Monday, August 03, 2009

If You Don't Like My Apples, Don't Shake My Tree

Asian giants put the West’s targets for solar energy in the shade

by Jeremy Page

For years India and China have been cast in the West as the biggest obstacles to international agreement on how to tackle climate change. Now the two emerging economic giants of Asia have challenged the West to match their bold plans to develop solar power.

India’s unveiling of a National Solar Mission comes soon after China revised its solar energy targets upwards to 2 gigawatts (2 billion watts) installed capacity by 2010 and 20GW by 2020.

India now aims to produce 10 per cent of its power from renewable sources by 2020, while China is targeting 20 per cent. China is already the world’s fourth largest producer of wind power and makes half of the world’s solar panels.

By contrast President Obama has set a goal of 10 per cent renewable energy use by 2012 and 25 per cent by 2025, but has yet to lay out a plan to achieve those targets — which are being watered down by Congress.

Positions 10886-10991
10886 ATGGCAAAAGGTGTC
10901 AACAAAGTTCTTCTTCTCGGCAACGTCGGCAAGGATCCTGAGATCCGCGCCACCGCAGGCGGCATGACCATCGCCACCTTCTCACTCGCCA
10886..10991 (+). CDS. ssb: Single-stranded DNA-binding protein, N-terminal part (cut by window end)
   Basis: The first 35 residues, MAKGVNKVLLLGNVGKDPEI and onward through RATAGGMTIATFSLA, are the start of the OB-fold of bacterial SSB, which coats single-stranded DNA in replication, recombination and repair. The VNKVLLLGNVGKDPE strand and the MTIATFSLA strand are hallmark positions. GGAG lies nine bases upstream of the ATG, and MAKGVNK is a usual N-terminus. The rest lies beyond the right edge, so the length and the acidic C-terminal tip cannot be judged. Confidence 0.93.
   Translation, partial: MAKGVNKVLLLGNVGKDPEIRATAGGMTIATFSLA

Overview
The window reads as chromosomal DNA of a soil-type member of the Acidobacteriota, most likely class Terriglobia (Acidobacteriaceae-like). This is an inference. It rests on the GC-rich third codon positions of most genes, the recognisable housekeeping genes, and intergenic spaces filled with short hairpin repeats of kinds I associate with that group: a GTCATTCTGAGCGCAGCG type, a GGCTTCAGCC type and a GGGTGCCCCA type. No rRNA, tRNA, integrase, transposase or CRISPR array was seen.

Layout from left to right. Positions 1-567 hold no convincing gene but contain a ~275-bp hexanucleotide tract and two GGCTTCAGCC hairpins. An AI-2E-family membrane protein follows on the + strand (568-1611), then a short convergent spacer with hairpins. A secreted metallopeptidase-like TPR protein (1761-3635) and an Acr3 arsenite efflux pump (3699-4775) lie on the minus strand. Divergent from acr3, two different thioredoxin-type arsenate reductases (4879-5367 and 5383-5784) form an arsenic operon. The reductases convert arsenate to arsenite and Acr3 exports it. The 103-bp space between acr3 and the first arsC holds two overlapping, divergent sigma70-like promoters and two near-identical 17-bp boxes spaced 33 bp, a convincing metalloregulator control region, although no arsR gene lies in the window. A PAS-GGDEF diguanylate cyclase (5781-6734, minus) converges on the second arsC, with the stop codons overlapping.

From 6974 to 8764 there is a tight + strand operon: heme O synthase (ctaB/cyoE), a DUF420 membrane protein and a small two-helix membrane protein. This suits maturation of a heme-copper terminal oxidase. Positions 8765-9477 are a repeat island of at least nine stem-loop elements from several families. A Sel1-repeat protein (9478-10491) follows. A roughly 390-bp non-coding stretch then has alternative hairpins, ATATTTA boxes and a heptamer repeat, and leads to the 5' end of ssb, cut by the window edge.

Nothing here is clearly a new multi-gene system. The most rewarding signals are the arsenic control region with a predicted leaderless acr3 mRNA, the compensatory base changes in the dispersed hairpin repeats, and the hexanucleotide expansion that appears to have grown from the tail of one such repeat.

The European Union has committed to producing 20 per cent of its energy from renewable sources by 2020, but member states have also been slow to provide details of how to meet the target.

India and China are now certain to showcase their relatively bold plans during international negotiations in Copenhagen in December to try to agree a new treaty to replace the Kyoto Protocol.

Western countries have long argued that China and India must agree to specific limits on their carbon emissions as they are now the world’s biggest and fourth biggest producers respectively of greenhouse gases.

Beijing and Delhi oppose that demand, insisting that the West must be the first to act because it has caused most of the world’s industrial pollution.

Balance of article: TimesOnline

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